aNewDomain — For hardcore gamers of a certain age, the computer role playing game (CRPG) holds a special place in our hearts. A good RPG will grab you with a compelling story that takes you on an exotic adventure. In many ways it is like reading a book by your favorite author.
So it is with Pillars of Eternity, an old-school CRPG updated for a modern audience. Here’s my Pillars of Eternity review below.
CRPG rising (again)
Unfortunately for all of us, the CRPG has generally fallen out of favor with game developers and publishers as they look for the next Halo or Call of Duty. But that didn’t stop Obsidian Entertainment from their dream to make Pillars of Eternity.
Execs at Obsidian went directly to the gamers with a KickStarter Project, asking for funding to make their dream a reality.
Over 70,000 backers provided close to $4 million dollars, and Obsidian got the green light for its project. What resulted was a next gen, high-res-image-packed, isometric, party-based CRPG.
Pillars of Eternity: Party-Based, Fantastic Artwork
Pillars of Eternity is an isometric, party-based CRPG — this is the old-school part of the game. For those of you who played games like Planescape: Torment and the Baldur’s Gate series, Pillars of Eternity will seem very familiar.
The modern part of the game comes in the form of better, higher-resolution graphics. The fantastic artwork sets the mood for the game and is one of the highlights you will notice right away. Character screens, inventory screens and even the fonts are updated for higher-resolution capabilities. Reading the on-screen text will no longer strain your eyes, a complaint often heard for this genre in the past.
Story: Excellent voice acting, but side quests make you read the dialogue
And since there is plenty of text to read, readability is very important. The foundation of a good CRPG is the story, and that story is mostly conveyed by text as it is revealed in your interactions with other characters in the game. Pillars of Eternity also includes some excellent voice acting, but most of those sequences involve the main plot. All of the side quests require reading on-screen dialogue.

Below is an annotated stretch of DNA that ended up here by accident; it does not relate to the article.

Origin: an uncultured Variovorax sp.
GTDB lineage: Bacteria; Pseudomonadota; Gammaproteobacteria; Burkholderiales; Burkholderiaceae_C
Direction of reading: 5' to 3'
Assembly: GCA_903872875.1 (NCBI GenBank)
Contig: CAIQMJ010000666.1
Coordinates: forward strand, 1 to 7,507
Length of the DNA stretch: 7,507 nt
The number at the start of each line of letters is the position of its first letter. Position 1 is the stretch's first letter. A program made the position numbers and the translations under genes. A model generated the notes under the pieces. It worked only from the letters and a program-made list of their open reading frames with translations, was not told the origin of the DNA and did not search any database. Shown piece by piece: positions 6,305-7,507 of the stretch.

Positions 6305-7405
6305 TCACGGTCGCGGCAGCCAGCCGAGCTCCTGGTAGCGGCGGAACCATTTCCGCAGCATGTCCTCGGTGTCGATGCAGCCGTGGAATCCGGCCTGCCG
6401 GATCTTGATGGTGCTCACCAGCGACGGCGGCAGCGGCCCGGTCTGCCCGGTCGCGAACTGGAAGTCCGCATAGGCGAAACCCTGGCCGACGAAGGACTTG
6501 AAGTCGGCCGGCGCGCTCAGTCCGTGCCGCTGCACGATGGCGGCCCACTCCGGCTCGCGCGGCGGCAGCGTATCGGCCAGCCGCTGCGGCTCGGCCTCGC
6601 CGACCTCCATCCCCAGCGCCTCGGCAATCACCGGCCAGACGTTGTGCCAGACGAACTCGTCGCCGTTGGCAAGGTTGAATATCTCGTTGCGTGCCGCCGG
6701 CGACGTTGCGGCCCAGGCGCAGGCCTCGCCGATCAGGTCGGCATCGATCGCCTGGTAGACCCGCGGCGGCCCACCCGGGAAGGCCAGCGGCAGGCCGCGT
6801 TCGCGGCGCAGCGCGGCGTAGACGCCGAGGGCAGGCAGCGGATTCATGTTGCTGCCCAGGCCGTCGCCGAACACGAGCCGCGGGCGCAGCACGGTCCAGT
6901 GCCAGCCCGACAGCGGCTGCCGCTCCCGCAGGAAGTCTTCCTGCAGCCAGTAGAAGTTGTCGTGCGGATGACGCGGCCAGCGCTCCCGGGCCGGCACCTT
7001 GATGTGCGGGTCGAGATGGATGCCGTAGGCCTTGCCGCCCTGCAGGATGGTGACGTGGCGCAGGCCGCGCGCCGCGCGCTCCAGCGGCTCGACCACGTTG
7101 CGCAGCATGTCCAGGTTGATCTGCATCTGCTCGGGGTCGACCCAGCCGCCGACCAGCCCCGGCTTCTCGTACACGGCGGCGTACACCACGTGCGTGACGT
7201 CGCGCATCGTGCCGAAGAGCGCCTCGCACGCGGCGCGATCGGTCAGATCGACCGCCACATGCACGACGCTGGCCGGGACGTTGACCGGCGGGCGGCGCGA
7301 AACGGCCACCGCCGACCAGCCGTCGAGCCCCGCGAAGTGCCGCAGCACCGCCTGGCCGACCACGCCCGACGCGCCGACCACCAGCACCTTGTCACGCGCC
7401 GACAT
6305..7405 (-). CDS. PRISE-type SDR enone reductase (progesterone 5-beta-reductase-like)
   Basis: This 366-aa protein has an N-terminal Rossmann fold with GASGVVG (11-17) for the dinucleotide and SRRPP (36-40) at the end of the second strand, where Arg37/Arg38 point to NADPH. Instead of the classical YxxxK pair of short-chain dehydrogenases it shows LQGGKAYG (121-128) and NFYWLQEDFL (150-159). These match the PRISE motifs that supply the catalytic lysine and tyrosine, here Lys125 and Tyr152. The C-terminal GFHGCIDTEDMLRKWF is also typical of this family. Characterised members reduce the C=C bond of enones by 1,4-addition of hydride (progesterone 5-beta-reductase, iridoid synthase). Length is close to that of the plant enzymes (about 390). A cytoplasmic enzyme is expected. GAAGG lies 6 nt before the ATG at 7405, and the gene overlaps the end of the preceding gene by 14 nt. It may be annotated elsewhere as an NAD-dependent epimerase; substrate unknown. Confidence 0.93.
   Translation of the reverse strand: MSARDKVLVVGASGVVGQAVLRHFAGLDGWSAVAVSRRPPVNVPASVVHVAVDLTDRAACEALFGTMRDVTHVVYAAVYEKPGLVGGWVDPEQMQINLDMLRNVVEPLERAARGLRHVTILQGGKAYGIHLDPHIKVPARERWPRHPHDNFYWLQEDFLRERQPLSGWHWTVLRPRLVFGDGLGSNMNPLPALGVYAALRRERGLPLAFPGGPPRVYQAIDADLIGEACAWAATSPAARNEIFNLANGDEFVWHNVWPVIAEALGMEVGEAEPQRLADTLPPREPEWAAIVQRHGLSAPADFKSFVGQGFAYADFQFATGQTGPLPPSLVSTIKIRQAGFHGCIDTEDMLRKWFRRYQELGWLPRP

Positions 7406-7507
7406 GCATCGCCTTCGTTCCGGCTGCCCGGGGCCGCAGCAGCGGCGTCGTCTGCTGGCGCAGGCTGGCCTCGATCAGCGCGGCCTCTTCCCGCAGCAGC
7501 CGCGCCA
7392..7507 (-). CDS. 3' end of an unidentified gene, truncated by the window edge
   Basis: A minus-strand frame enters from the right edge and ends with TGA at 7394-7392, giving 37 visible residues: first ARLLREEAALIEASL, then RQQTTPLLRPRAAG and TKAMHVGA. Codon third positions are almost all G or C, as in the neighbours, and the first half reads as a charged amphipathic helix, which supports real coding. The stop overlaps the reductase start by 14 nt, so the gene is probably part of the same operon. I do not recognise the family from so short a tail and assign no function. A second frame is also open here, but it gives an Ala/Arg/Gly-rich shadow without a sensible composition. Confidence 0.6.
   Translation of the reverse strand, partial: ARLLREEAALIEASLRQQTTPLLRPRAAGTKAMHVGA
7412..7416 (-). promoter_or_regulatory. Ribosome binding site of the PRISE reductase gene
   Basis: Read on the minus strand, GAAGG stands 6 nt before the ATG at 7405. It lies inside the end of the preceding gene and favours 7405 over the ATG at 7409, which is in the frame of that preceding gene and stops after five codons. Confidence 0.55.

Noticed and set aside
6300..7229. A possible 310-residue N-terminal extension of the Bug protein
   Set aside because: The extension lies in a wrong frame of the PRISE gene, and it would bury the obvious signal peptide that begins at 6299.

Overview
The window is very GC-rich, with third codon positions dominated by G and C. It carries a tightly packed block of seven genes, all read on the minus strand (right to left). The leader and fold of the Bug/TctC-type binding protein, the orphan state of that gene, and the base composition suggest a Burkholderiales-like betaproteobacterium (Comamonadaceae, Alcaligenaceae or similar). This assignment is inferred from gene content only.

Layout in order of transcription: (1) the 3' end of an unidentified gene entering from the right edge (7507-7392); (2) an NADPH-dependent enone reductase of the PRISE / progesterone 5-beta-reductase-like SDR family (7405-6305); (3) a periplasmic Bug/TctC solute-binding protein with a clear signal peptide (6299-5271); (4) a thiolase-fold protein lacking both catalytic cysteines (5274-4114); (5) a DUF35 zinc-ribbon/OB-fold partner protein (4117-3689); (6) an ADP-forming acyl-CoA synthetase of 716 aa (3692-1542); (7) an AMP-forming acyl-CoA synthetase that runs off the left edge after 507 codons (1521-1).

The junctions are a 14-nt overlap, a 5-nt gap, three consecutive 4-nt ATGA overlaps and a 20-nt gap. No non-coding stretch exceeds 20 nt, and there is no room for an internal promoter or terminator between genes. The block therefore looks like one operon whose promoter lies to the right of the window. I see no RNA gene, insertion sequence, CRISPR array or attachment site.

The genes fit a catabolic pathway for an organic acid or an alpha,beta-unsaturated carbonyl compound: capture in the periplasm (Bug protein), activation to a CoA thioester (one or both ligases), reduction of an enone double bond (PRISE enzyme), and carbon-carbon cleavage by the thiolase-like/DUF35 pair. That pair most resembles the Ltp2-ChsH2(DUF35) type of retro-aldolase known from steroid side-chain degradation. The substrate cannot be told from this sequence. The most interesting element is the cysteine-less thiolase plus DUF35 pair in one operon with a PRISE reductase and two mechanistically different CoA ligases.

The main plot is dark and a bit disturbing. Without giving too much away, as your character enters the game he/she discovers that children in this part of the world are being born without souls. Hollow-born children have been a problem for years, and the people feel abandoned by the gods and are in despair and searching for the reasons why.
Through happenstance, or perhaps it is fate, you have been given the necessary tools to solve this mystery.
Of course, along the way you will meet characters that can join you on your quest, and each of these potential party members also have quests you can explore. As you progress through each area on the map you will find other characters needing your help. We are talking dozens of side quests and hours upon hours of replay value.
Pillars of Eternity: White March Part 1 — the expansion pack
And Obsidian Entertainment is not done yet. On August 25, 2015, they released the first expansion — Pillars of Eternity: White March Part I. The expansion ($14.99) adds a huge new area to explore with dozens of new quests and a new story about something known as the White Forge. Part II will be available later this year.
Pillars of Eternity is a fantastic RPG and should not be missed by anyone who enjoys this game genre. It compares well to other classic computer RPGs like Planescape: Torment, but adds graphical aspects that make the game playable on modern hardware. Note, the game is rated for a mature audience, so it’s not appropriate for young children.
Have I mentioned the limitless storage for loot, or the fact that you can capture a stronghold, or how dynamic the combat system is? Truth be told, I have barely scratched the surface when it comes to the adventure awaiting players of this game. So, I will offer my best endorsement — you should play Pillars of Eternity, right now.
Video — Pillars of Eternity: The White March – Part I – Release Trailer
All screenshots: Mark Kaelin